The train and buses were filled with families going into the city to watch the parade.  We would line up along Fifth Avenue and wait for the parade to begin.  It was thrilling.  I was awe-struck by the high school marching bands.  The sound of the drum lines would set my heart racing.  It was a beautiful sight to see the Irish dances come down the street, dancing in unison.

Some years, we would shiver because it would be so cold.  Yet, we stayed and watched the parade through the rain, wind, snow and sunshine.  We never left the parade until the flag of my mother’s and father’s country in Ireland passed.

Right after the parade, our family went to a small restaurant to have dinner.   My parents did not have much money, and they saved a little each month so the entire family could eat out on this day.  In fact, St. Patrick’s Day was the only time we would ever eat out.  We always had dinner at home.

….These traditions in a family ceate meaning that makes family occasions more memorable.

The reason St. Patrick was special to my parents was because he gave his life in service to God and the people of Ireland.  His story begins in the early 400’s.  Patrick was the son of a Roman official and at the age of 16, he was kidnapped and taken to pagan Ireland.  He lived in slavery for six years working as a shepherd.  During his enslavement. Patrick turned to God for comfort and companionship.  Patrick escaped, returned home and entered the priesthood.  Years later, he returned to Ireland as Bishop, his love of the Irish people drawing him back.  He traveled throughout the island, overcoming opposition from hostile chieftains and pagan Druids and converting most of Ireland to the faith.

…Today everyone can be like St. Patrick. a living reflection of the Gospel.   May the love of St. Patrick be with you and may God hold you in the palm of His hand.

Father Patrick Tonry, SM  February 2017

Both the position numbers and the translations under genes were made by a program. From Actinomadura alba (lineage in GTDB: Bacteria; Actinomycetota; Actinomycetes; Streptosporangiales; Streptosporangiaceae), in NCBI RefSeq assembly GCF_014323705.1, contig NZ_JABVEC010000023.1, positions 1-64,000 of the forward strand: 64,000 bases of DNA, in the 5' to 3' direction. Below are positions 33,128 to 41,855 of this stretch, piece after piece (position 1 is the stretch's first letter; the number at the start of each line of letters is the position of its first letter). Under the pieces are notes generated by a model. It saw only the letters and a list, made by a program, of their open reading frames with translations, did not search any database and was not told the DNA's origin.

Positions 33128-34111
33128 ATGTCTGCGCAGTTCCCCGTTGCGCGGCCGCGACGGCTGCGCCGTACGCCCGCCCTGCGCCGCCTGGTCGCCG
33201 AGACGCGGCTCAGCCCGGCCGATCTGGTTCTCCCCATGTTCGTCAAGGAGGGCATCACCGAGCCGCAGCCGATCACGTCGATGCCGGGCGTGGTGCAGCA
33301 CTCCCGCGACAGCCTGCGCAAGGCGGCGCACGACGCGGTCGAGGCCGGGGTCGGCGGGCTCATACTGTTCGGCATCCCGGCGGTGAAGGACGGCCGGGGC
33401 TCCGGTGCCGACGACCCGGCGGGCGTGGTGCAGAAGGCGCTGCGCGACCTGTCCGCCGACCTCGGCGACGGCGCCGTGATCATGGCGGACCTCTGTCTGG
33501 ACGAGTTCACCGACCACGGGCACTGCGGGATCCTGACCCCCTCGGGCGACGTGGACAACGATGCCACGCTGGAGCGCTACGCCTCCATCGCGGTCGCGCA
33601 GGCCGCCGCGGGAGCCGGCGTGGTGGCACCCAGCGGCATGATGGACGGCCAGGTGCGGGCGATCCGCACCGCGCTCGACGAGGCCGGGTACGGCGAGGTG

Friends & Family Can Reduce Dementia

 

Living in a retirement demographic area, I often hear others lamenting they are losing their memories, or their keys, have problems remembering people’s names, etc.  Dementia is jokingly mentioned, but many seniors do worry it can happen.   Our family doctor says  if you put the milk in the cupboard by mistake and then retrieve it – you’re OK; but if you think it’s OK to be in there, you may want to see your doctor.   He also states that we all have a 50-50 chance of experiencing dementia unrelated to family history or even if you have one parent who had dementia.

Recently I attended two meetings on dementia that were fact-filled.  Dementia is an umbrella term for a range of conditions that affect one’s cognitive abilities in ways that affect daily life.  The three subtypes of Dementia are mainly:   1. Alzheimer’s Disease ( Plaques and tangles form inside the brain causing chemical deficiencies).  It is believed that this can start to have an effect on the memory center   2. Vascular Dementia (decreased blood flow the brain and different from Alzheimer’s in that it is caused by damaged blood vessels in the brain, commonly caused by strokes).   Approximately 20% of all dementia cases are vascular, making it the second most common type. Risk factors include a history of heart attacks, strokes – especially multiple strokes, diabetes, or high blood pressure.   3. Dementia with Lewy Bodies – This is the third most common form of dementia and is caused by build-ups of a certain type of protein in the brain. These deposits are called Lewy bodies and they effect a person’s perception, behavior, and thinking. Lewy bodies are often found in Parkinson’s disease and Alzheimer’s patients, making this form of dementia harder to diagnose.

The National Institute for Aging estimates about 7 percent of people over 65 will have some form of dementia.   What can one do, if anything, to protect oneself from risk factors?  You can affect your risk by how social you are, your exercise habits and your heart and diabetes management.

Although ‘seniors’ store vast information over the years, they sometimes need extra time to remember where they stored that info in their brain.   Like an over-programmed-filled computer that ‘searches’ for info and takes extra time to find it, so do our brains.  What a relief to remember albeit slower!

Some suggestions on how to reduce your risk factor:

  • Spend at least one day a week with younger people, especially grandkids,  even if it is on Skype video or the telephone.  Stay social with friends and family.
  • Walk, hike or swim (150 minutes of moderate exercise – weekly).
  • Treat depression; talk to your doctor; depression is linked to higher dementia risk.  And sometimes depression can appear to be dementia.